The Nourishment of Fiction
Firmin by Sam Savage is a wonderful read, especially for bibliophiles.
It’s no accident that Firmin’s name rhymes with vermin, since he is indeed a rat. Born in the basement of a Bostonbookstore at 3:17 P.M. on April 30, 1961, Firmin is the unfortunate thirteenth member of his mom’s litter. Since she can only feed twelve at a time and Firmin is the runt, he is reduced to eating books instead of drinking his mother’s milk. So he is nurtured by gnawing on Finnegan’s Wake and soon comes to imagine that his adventurousness comes from devouring Moby Dick and his sense of being a strange outcast results from turning Don Quixote into confetti.
Firmin, of course, is a good stand-in for any author learning his craft. His developing imaginative life lets him distinguish among various authors by the texture and taste of the books on which he gorges. His mother and siblings eventually vanish, but he remains in the bookstore that is his birthright and home. When he discovers an equally solitary sales clerk in the bookstore, Firmin dreams of a friendship that could transcend their differences.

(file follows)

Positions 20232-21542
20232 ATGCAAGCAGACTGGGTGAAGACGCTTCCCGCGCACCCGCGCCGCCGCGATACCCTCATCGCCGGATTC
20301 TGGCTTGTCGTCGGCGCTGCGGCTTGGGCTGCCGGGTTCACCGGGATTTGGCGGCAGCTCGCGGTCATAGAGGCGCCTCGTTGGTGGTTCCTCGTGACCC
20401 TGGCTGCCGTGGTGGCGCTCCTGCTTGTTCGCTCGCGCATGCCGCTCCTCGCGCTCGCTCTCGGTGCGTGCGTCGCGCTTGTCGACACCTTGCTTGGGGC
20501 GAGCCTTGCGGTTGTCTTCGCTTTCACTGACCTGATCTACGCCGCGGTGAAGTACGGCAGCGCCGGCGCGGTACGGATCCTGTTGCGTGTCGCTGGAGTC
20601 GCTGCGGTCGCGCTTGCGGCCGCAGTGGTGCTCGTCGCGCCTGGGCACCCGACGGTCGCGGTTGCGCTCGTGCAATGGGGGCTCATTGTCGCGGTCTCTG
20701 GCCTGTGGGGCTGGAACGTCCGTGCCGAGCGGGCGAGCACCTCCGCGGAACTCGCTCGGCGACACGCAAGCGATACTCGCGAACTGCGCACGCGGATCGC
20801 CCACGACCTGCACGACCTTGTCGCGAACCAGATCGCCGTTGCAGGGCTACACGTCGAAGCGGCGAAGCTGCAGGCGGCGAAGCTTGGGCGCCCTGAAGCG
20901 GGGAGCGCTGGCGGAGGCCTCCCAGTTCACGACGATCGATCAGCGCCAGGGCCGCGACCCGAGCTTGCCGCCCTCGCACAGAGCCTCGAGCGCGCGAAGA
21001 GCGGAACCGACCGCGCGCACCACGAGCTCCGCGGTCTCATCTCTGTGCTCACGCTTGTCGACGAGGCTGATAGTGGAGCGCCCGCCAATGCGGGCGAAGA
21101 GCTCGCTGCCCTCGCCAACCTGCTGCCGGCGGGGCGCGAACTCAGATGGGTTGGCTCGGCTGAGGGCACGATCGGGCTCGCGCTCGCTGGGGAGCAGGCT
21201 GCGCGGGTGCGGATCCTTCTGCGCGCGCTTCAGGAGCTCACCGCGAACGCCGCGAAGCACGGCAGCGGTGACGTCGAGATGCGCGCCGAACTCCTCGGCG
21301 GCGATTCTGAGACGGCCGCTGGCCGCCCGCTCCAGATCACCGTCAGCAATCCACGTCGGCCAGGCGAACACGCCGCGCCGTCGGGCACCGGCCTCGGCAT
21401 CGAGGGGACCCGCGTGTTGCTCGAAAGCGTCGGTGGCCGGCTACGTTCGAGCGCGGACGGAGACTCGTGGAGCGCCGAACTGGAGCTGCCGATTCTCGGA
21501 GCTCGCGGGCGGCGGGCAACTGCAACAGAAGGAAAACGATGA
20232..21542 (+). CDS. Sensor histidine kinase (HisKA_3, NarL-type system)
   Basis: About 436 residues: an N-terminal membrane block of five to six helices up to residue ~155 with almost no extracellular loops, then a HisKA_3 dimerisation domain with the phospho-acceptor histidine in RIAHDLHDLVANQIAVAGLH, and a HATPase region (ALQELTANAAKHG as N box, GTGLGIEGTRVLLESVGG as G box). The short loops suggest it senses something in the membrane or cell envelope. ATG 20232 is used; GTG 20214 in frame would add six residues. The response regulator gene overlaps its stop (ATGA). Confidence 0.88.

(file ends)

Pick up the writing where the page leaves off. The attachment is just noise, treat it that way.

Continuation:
Unfortunately, this section of Boston is to undergo urban renewal and the bookstore is to be torn down. How Firmin deals with this and the other challenges of his life make for a touching, inventive, and wonderful read. The loveliness of a rat with a writer’s sensibility is brought home to each copy of the book by a neat graphic device: the right side of the book has literally been gnawed away. So we better ingest this marvelous stuff quickly or a hungry rat may fill himself first!